The project is called FIDO (Facilitating Interactions for Dogs with Occupations,) and it came about after her and her lab partner, Thad Starner, made the connection between wearable technology and assistance dog communication. The dog wears a vest with sensors that can send signals to the owner. Dogs are already trained to do a lot of things based on natural behaviors like tugging, pulling, and biting, therefore all the sensors that they’ve developed are made with those dog movements in mind and will trigger technology that clearly communicates with humans.

She gave the example of a friend with epilepsy who has a service  dog that can sense when she is going to have a seizure. Right now, the dog is trained to back her up to a wall so she doesn’t fall, but what if the dog could pull something on his vest that would call 911 and give them a location through GPS technology.

While there are many possible applications, there’s no doubt that this is a total game-changer. She then brought her friend and service dog on stage to demonstrate a few different scenarios for us, making history by having the first-ever dog “speech” at TEDx! Dr. Jackson has been training and raising dogs for more than 30 years and it’s amazing what she and her team have been able to accomplish. 

Dr. Melody Moore Jackson on stage at TEDxPeachtree talking about FIDO. Photo credit: TEDxPeachtree Team Flickr.

Dr. Melody Moore Jackson on stage at TEDxPeachtree talking about FIDO. Photo credit: TEDxPeachtree Team Flickr.

Photo credit: Instagram of @elizadaynight

Photo credit: Instagram of @elizadaynight

The Lab

Lighting Up Indoor Farming by Eric Mattos

What if plants could tell us how much light they need to grow and be healthy? Eric Mattos, an urban agricultural advocate, shows us how that is a possibility with LED illumination systems for photosynthesis applications. Exposure of a plant to excessive light at early stages can lead to damage that can cause a decline in photosynthetic capacity, whereas low levels of light energy at later stages become a growth-limiting factor. Mattos found a way to optimize the cultivation process by developing a device that allows the plant to dictate how much light it needs. His invention brings indoor grow facility production costs down, which ultimately improves food economics.

Eric Mattos illustrates LED illumination systems for photosynthesis applications. Photo credit: TEDxPeachtree Team Flickr

Eric Mattos illustrates LED illumination systems for photosynthesis applications. Photo credit: TEDxPeachtree Team Flickr

TED Talk Video

13-year-old Richard Turere gave a 2013 TED Talk about his innovative solution to a very common problem in his Masai community in Africa. Lion attacks on their valuable livestock were rapidly increasing, and the upset Morans warriors who protect the community were killing the wild beasts. Richard thought of an idea that would help both survival of cattle and the lions. He discovered that lions were scared of a moving light, and put his young mind to work developing a solution that safely scared the predators away.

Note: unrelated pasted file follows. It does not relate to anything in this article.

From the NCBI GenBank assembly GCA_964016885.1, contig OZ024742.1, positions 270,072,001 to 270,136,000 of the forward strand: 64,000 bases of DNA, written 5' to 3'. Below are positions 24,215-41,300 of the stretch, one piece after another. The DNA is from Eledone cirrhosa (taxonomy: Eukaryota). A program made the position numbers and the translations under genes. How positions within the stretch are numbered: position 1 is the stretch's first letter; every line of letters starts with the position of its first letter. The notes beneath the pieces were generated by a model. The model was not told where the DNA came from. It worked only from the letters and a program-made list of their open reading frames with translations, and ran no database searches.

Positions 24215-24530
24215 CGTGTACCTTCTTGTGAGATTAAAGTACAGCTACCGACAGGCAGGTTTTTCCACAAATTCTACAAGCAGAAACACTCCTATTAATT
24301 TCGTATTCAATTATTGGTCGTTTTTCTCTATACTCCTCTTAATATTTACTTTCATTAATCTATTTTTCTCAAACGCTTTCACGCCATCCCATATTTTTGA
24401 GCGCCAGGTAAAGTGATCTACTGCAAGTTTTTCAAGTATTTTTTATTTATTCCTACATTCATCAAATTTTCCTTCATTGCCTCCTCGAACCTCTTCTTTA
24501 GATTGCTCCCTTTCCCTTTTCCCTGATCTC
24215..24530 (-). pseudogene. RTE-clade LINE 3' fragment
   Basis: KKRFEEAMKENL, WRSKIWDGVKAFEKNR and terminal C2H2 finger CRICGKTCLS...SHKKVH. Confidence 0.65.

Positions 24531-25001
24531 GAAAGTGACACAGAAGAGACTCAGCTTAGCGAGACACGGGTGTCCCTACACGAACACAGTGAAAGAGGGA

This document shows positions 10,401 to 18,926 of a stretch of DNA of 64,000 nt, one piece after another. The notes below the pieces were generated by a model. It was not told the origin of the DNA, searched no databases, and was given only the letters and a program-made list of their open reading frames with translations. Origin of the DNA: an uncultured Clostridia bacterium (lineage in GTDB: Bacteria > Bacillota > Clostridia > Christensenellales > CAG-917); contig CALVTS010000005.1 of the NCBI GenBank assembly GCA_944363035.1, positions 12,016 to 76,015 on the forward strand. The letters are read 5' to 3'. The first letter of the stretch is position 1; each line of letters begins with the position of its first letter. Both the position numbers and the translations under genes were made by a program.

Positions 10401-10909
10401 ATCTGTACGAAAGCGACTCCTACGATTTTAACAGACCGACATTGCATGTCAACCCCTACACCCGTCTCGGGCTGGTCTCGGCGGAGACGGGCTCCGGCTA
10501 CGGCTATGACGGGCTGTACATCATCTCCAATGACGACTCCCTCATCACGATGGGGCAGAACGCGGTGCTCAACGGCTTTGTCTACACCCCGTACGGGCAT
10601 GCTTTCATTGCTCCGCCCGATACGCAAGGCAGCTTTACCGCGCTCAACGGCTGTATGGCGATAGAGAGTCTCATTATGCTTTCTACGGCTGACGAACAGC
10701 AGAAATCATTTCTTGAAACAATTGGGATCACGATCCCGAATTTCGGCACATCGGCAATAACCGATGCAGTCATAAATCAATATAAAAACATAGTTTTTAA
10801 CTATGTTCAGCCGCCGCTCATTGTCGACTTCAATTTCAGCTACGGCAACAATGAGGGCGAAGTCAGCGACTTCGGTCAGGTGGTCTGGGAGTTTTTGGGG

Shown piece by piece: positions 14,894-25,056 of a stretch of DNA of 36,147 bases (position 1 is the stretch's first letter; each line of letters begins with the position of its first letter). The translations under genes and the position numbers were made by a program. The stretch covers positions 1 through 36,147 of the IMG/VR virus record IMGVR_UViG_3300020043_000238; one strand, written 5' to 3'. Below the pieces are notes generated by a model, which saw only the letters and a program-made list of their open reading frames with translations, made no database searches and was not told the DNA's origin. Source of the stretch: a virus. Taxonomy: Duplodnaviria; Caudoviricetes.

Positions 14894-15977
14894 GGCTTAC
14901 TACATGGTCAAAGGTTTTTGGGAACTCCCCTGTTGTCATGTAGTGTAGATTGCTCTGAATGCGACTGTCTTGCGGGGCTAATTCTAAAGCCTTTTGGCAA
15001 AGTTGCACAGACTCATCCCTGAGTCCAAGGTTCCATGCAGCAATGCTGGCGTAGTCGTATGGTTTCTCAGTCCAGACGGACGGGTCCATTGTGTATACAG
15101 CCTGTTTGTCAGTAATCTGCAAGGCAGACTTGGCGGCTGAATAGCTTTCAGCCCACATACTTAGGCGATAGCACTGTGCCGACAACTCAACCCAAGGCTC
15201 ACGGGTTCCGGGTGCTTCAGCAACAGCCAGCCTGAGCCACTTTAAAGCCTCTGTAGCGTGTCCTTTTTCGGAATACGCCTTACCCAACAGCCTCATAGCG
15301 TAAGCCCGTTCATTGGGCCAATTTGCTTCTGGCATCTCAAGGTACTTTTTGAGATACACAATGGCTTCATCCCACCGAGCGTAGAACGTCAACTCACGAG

Richard placed multiple, flashing lights facing outward and mounted on poles that surrounded the livestock. These lights were wired to a box with switches and an old battery that was powered by solar panels. His invention fooled the lions into thinking that people were roaming and protecting the area. Even more impressive is that Turere started small in his own home, and later installed the “lion lights” in other communities like his that faced the same problem.

His ingenuity landed Turere a scholarship to Brookhouse School, and intends to continue creating electrical inventions like the “lion lights,” and aspires to become an aircraft engineer and pilot.

Watch the video below for the full TED talk: 

http://www.ted.com/talks/richard_turere_a_peace_treaty_with_the_lions?language=en

Mental Fabrications: Pushing the Edges of Subconsciousness by Ion Popian

An audience member tweeted, “Thanks to the incredible work of #IonPopian you can now hold your thoughts in your hand. #TEDxPT.”  Through the Mental Fabrication Project, this Romanian-born artist and architect gets his inspiration from inside the human mind. Ion’s projectmaps “intensities in your subconscious brain” using raw data that is then edited through a modeling program that creates an amazing physical landscape based on digital results.

During the event breaks, attendees were able to experience this experimental architectural tooling exhibit, by wearing an EEG monitor inside an isolated booth, and shown an abstract, vivid film that incites varying emotions. The EEG monitors mental activity that can be printed with a 3D map, which enables participants to old a little piece of their minds in their hands.

Photo credit: @Deborahschild Twitter

Photo credit: @Deborahschild Twitter

Every Cancer is Personal by Adam Marcus